Successful eradication of invasive American bullfrogs leads to co-extirpation of emerging pathogens
Recent ARMI-led research showed the removal of invasive American bullfrogs from livestock ponds and small lakes in southern Arizona also resulted in the apparent local extirpation of two pathogens associated with the bullfrogs. The American bullfrog is native eastern North America but has become widespread in the West, where it preys on many native species of conservation concern. Other recent ARMI-led research from the area suggested that American Bullfrogs could act as reservoirs for pathogens like amphibian chytrid fungus (Batrachochytrium dendrobatidis; Bd) and ranaviruses, which are often lethal to native amphibians, but less so to American Bullfrogs.
In the early 2000s, American bullfrogs were eradicated from ponds in the Buenos Aires National Wildlife Refuge near the Arizona-Mexico border to assist with the reintroduction efforts for the federally threatened Chiricahua Leopard Frog. In 2015, the bullfrog reinvaded the refuge and was once again removed. This reinvasion from outside the refuge motivated funding for a multi-year, landscape-scale eradication program. In the fall-winter of 2016 and the winter of 2020-2021, the research team tested the water at bullfrog eradication and control (no eradication efforts occurred) sites for the DNA (environmental DNA or eDNA) of invasive bullfrogs, federally threatened Chiricahua Leopard Frogs, and Bd and ranaviruses.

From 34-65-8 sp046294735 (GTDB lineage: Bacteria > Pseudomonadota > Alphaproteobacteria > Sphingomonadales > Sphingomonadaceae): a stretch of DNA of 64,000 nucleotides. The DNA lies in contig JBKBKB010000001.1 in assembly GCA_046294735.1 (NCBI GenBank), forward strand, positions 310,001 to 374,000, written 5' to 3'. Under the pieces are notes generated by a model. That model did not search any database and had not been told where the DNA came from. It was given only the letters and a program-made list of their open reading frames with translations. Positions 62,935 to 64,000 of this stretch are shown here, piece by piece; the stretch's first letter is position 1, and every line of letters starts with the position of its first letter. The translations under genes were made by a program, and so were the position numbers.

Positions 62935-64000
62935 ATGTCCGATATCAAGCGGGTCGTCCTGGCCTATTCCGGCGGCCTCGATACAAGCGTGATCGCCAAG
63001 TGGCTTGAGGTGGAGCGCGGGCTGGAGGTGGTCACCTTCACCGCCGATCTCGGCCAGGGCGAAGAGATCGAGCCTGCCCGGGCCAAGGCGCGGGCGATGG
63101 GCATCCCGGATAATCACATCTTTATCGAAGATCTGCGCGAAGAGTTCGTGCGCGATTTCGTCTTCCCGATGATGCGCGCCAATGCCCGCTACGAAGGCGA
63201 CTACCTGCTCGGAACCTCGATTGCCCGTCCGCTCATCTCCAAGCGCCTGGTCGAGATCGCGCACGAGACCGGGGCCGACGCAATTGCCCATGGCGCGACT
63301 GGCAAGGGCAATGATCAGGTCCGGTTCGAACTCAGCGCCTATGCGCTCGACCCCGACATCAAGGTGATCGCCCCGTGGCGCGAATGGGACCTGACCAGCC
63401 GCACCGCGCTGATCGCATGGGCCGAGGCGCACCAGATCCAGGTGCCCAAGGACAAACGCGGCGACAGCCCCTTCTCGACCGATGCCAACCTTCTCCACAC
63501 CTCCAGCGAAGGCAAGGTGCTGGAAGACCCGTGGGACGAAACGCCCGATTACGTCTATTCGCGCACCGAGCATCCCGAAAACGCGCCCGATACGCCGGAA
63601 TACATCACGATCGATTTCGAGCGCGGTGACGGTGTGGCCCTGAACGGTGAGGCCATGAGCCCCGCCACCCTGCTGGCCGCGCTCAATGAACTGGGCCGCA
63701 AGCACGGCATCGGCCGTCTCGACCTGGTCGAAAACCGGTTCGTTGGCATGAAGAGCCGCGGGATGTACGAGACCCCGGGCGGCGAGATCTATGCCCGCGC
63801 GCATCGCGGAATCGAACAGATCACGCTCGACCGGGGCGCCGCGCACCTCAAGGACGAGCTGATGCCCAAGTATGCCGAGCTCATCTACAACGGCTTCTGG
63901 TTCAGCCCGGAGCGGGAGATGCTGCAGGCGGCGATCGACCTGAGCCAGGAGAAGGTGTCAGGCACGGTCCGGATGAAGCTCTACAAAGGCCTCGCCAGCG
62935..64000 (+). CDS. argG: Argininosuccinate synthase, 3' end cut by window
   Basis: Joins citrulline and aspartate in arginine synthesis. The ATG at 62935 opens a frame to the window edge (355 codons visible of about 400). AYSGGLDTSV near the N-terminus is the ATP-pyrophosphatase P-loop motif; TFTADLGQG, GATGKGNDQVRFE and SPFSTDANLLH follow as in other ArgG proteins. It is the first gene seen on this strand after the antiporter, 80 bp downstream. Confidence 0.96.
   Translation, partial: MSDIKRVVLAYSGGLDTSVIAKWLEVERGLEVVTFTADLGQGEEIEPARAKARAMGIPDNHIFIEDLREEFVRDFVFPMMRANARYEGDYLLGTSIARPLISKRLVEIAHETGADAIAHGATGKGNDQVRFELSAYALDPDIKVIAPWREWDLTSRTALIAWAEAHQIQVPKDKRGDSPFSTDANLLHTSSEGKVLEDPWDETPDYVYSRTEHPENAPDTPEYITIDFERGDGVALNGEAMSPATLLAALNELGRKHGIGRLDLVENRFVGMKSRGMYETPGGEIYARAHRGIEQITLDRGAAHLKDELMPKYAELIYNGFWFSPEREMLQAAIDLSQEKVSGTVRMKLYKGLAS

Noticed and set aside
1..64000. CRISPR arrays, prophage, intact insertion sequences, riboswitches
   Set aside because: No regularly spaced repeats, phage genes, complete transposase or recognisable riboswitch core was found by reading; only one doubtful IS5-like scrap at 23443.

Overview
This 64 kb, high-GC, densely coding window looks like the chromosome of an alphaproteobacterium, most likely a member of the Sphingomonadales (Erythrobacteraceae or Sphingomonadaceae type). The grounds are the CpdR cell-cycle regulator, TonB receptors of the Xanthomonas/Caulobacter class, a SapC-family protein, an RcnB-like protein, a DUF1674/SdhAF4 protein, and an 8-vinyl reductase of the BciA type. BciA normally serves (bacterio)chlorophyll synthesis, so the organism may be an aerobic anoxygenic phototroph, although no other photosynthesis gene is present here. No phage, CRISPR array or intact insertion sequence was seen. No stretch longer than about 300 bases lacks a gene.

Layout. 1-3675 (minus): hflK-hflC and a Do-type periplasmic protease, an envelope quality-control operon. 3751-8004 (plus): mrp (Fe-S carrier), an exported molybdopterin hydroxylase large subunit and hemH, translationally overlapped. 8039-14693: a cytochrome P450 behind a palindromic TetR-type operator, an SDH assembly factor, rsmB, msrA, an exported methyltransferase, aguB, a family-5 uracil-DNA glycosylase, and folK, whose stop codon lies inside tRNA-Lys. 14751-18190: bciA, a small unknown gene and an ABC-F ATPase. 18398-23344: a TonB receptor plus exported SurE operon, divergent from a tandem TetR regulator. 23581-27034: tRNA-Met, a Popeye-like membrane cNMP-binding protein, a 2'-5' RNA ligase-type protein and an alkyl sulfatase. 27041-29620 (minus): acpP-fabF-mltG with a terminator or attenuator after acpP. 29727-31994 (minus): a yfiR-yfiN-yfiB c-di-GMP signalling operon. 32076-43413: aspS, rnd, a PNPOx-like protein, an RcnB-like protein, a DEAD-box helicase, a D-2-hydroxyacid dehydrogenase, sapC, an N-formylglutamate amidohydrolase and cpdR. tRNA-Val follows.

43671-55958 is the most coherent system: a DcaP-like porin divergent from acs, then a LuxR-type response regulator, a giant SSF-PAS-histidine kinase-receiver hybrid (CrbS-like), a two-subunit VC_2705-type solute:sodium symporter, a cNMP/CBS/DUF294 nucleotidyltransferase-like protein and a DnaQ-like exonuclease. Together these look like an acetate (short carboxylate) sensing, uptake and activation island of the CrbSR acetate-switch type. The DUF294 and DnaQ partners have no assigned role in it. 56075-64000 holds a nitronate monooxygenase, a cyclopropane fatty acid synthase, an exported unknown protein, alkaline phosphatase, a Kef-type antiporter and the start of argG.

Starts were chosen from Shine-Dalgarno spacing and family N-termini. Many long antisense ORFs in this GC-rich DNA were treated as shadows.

Results from the eDNA sampling showed American Bullfrogs were eradicated successfully from most sites, and where bullfrogs were eradicated, the pathogens were also no longer detected. Chiricahua Leopard Frogs did not increase in occurrence after eradicating bullfrogs, possibly due to an exceptional drought that could have limited the ability of native amphibians to colonize sites.
To our knowledge, this is one of the few studies to link eradication of an invasive species to co-eradication of emerging pathogens. Our spatially replicated experimental approach provides strong evidence that management of invasive species can simultaneously reduce predation and disease risk for imperiled species.
To view the full article click this link: https://doi.org/10.1111/conl.12970